Functional encryption is more useful in the context of databases since it allows the database server to optimize queries by performing them on a subset of the data, or returning only a subset of the entire data when the query result is small. In FHE, the server cannot learn that some part of the data is not relevant for a particular operation, since that is deemed as leaking information - and hence this forces every operation to take at least time linear to the size of the stored data.
Katia Patkin
1) What is the main insight/technique in Gentry's work on FHE that keeps the noise low, and prevents the noise from affecting the correctness of the computation result when decrypted?
The construction starts from a somewhat homomorphic encryption scheme, which is limited to evaluating low-degree polynomials over encrypted data. (It is limited because each ciphertext is noisy in some sense, and this noise grows as one adds and multiplies ciphertexts, until ultimately the noise makes the resulting ciphertext indecipherable.) Gentry then shows how to slightly modify this scheme to make it bootstrappable,i.e., capable of evaluating its own decryption circuit and then at least one more operation. Finally, he shows that any bootstrappable somewhat homomorphic encryption scheme can be converted into a fully homomorphic encryption through a recursive self-embedding. For Gentry's "noisy" scheme, the bootstrapping procedure effectively "refreshes" the ciphertext by applying to it the decryption procedure homomorphically, thereby obtaining a new ciphertext that encrypts the same value as before but has lower noise. By "refreshing" the ciphertext periodically whenever the noise grows too large, it is possible to compute arbitrary number of additions and multiplications without increasing the noise too much.
2) Describe the difference between functional encryption and fully homomorphic encryption.
Fully homomorphic encryption is a public-key encryption scheme. The evaluation of any function is done over the encrypted data. A function f to be evaluated is typically represented as a boolean circuit of polynomial size in the input size. The current FHE schemes enable running virtually any function over encrypted data. FHE provides strong security guarantees, called semantic security, which requires that any adversary holding only the public key and a cipher-text cannot learn any information about the underlying plaintext, other than its length. Nevertheless, FHE is too slow for running arbitrary functions or for enabling the complex systems. There are at least three factors that make FHE slow: the cryptographic overhead, the model of computation, and the strong security definition. The security guarantees, brings about inherent impracticality. Even if its cryptographic overhead were zero, the security guarantee is so strong that it prevents certain needed optimizations.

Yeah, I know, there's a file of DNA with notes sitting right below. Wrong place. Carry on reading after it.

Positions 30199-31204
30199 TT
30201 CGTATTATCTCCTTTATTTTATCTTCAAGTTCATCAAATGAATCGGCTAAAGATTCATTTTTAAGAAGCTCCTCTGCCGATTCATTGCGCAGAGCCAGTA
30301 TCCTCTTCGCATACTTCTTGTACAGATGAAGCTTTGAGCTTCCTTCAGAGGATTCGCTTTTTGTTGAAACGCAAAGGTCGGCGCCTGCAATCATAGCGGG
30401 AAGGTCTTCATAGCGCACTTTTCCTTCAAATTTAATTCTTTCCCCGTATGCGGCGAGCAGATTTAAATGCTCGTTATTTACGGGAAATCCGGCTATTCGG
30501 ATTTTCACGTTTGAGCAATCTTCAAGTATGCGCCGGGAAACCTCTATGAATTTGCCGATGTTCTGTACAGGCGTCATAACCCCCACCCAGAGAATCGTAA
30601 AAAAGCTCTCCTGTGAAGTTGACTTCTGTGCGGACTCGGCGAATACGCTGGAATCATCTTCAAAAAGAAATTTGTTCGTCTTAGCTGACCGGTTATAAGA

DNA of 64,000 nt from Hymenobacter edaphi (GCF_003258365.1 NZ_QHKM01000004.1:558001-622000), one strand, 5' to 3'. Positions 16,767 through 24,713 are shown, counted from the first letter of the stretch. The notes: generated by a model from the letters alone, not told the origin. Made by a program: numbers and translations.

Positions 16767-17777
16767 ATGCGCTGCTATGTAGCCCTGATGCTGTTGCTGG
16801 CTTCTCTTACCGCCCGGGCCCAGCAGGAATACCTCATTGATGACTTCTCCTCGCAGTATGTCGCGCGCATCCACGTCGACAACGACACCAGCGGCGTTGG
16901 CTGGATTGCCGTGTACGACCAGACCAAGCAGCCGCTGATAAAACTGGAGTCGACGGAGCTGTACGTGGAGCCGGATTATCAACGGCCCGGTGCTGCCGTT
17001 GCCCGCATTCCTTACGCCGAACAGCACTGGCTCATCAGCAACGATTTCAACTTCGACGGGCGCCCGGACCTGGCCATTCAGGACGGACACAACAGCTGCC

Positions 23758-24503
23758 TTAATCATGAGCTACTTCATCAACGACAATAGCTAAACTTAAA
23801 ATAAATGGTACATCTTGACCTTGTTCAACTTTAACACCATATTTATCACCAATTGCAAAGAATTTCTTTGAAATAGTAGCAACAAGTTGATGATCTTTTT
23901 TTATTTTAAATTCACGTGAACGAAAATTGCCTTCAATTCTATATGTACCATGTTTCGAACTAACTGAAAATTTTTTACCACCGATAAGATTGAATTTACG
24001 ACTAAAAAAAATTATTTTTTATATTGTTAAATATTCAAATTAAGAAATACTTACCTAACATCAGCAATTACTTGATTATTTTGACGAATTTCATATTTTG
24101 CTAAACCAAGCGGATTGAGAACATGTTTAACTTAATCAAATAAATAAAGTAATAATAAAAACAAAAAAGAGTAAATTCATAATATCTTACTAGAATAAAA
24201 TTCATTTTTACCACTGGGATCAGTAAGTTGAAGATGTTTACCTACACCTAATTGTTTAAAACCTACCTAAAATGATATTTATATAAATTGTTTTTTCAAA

In functional encryption anyone can encrypt an input x with a master public key. The holder of the master secret key can provide keys for functions. Anyone with access to a secret key for function and the cipher-text can obtain the result of the computation in plaintext form, f(x), by running decryption. The security of FE requires that the adversary learns nothing about x, other than the computation result f(x). Some schemes hide the function f as well. In contrast to the homomorphic encryption, in which the server obtains an encrypted computation result of f(x) and does not know f(x). Hence, this is a weaker security than semantic security; nevertheless, by choosing f in a careful way, one can ensure that little information leaks about x. The practicality of a scheme depends on its cryptographic overhead, model and security. In terms of model and security, FE is closer to practice than FHE. If the cryptographic overhead were engineered to be very small, unlike FHE, the model and security of FE no longer exclude the practical applications.
3) Assuming both of these schemes were efficient (which they are far from being) while supporting general functions, and function evaluation costs the same in both, discuss which one would you deem more fit for computing SQL queries on an encrypted database and why?
In fully homomorphic encryption, the security guarantees, brings about inherent impracticality, even if the cryptographic overhead is practically zero, the security guarantee is so strong that it prevents certain needed optimizations. On the other hand, in functional evaluation if the cryptographic overhead is very small, the model and security of FE no longer exclude the practical applications. However, FE does not provide semantic security that is it enables the server to learn a function of the data. Still I deem that for computing SQL queries on an encrypted database FE is more fit, because one can instrument the function of the data that the server learns, so the information leakage is small and does not affect privacy, yet provide a significant increase in performance by using the optimized solution for the particular function, what is impossible in FHE due to the very strict security constraints.